Policy support combined with innovation to speed up usage, reach carbon goals
Visitors check out hydrogen fuel cell technologies that help power vehicles during the fifth China International Import Expo in Shanghai on Nov 6. (FANG ZHE / XINHUA)
China's development of the hydrogen energy industry is on a fast track driven by policy support and market demand, with innovative technologies, new applications and mechanisms constantly emerging, experts said.
More efforts are expected to accelerate technological breakthroughs, expand the application of hydrogen fuel cells in areas such as rail transit and power supply to achieve new green and low-carbon growth, accelerate the development of hydrogen made from green sources and step up global cooperation in the sector, they said.
According to the National Development and Reform Commission, at present, China is the world's largest hydrogen-producing country, with annual hydrogen production of about 33 million metric tons
The remarks were made at the recent China Hydrogen Industry Conference held both online and offline in Beijing and Foshan, Guangdong province.
Hydrogen energy involves the use of hydrogen and hydrogen-containing compounds to generate clean energy.
According to the National Development and Reform Commission, at present, China is the world's largest hydrogen-producing country, with annual hydrogen production of about 33 million metric tons. The country now has over 300 hydrogen companies whose annual revenue surpasses 20 million yuan ($2.8 million).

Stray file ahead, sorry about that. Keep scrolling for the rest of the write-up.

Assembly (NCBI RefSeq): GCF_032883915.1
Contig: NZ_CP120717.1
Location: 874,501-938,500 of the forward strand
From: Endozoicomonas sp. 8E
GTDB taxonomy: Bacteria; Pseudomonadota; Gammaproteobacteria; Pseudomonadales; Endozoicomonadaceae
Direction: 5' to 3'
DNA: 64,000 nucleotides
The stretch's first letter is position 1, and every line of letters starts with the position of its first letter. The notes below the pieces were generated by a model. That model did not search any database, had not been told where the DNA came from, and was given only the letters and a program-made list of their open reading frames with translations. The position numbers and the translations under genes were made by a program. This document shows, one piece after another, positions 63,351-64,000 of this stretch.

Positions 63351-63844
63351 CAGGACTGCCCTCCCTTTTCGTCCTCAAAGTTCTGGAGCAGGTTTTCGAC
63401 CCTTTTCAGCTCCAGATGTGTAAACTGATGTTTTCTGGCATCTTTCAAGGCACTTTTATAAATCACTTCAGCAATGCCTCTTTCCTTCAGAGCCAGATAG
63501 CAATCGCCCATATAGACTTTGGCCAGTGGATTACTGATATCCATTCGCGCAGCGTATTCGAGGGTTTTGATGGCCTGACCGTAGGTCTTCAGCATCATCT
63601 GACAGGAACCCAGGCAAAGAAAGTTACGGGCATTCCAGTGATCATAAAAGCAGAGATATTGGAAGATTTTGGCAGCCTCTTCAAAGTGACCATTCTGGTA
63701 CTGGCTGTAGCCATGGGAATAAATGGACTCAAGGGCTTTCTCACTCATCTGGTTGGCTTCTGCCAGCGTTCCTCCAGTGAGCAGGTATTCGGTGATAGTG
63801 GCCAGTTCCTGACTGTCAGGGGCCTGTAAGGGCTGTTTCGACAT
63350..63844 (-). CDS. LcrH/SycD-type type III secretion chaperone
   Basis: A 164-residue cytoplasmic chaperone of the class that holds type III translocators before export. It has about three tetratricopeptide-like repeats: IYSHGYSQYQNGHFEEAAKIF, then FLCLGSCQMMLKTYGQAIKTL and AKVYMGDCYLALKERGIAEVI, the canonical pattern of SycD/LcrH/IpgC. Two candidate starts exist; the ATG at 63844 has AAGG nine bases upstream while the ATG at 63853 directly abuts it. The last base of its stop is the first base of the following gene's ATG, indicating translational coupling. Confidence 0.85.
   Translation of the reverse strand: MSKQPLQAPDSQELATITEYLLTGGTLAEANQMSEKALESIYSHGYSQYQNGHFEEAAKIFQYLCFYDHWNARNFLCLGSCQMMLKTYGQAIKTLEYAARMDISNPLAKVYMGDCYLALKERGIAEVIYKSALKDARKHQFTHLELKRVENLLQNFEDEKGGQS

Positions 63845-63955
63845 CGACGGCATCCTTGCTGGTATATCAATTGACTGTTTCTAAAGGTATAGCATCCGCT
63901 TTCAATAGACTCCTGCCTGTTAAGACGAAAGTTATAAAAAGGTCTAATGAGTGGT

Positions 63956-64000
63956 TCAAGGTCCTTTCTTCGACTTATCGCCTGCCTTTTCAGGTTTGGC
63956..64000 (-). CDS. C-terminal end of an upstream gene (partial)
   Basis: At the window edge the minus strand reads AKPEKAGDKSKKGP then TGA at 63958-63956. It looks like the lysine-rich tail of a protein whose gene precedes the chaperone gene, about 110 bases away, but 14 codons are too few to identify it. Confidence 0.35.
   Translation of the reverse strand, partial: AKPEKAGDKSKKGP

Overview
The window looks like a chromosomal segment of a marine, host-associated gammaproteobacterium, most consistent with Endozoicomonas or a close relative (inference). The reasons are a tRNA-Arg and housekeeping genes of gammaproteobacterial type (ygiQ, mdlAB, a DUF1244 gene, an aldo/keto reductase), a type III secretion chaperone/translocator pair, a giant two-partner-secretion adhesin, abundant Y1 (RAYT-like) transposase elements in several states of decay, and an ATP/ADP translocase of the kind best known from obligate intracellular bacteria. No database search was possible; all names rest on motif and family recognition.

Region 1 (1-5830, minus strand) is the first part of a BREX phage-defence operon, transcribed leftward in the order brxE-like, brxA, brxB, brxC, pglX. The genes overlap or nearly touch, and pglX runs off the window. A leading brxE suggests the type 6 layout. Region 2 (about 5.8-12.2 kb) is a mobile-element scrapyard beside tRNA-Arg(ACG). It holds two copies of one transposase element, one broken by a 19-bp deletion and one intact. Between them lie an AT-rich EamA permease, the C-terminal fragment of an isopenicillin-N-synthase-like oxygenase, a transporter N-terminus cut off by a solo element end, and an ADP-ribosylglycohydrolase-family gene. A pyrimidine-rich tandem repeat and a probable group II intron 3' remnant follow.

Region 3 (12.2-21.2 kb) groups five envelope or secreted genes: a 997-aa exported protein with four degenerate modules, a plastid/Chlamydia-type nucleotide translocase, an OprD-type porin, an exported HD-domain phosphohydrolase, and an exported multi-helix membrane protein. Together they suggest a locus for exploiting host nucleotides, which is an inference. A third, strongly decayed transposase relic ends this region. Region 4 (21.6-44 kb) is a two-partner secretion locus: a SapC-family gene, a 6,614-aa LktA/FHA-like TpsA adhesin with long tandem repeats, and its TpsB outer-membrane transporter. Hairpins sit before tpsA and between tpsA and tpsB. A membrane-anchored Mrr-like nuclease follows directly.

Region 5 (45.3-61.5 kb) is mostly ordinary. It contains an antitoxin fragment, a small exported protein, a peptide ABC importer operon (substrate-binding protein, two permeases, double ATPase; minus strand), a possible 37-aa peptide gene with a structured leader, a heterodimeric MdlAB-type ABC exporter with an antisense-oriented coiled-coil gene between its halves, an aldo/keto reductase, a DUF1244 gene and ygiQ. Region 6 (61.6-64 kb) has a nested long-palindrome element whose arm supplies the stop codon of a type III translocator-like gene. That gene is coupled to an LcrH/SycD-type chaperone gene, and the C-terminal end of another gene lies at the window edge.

Shen Zhulin, an official with the NDRC, said: "With the acceleration of the scientific and technological revolution and industrial transformation, hydrogen energy has gradually become a new focus of global strategic competition, an important direction for countries to cultivate emerging industries, and an important way to promote the green and low-carbon transformation of energy production and consumption under the consensus of countries to actively cope with climate change."
Zhang Xiaoqiang, executive vice-chairman of the China Center for International Economic Exchanges, said the development of hydrogen energy is of great significance to help China peak carbon emissions by 2030 and reach carbon neutrality by 2060.
In March, the NDRC and the National Energy Administration co-released a mid and long-term development plan for China's hydrogen energy industry, which stated that the industry is an integral part of China's energy system and it will promote the low-carbon transition of areas like transportation, industry and other energy-intensive sectors.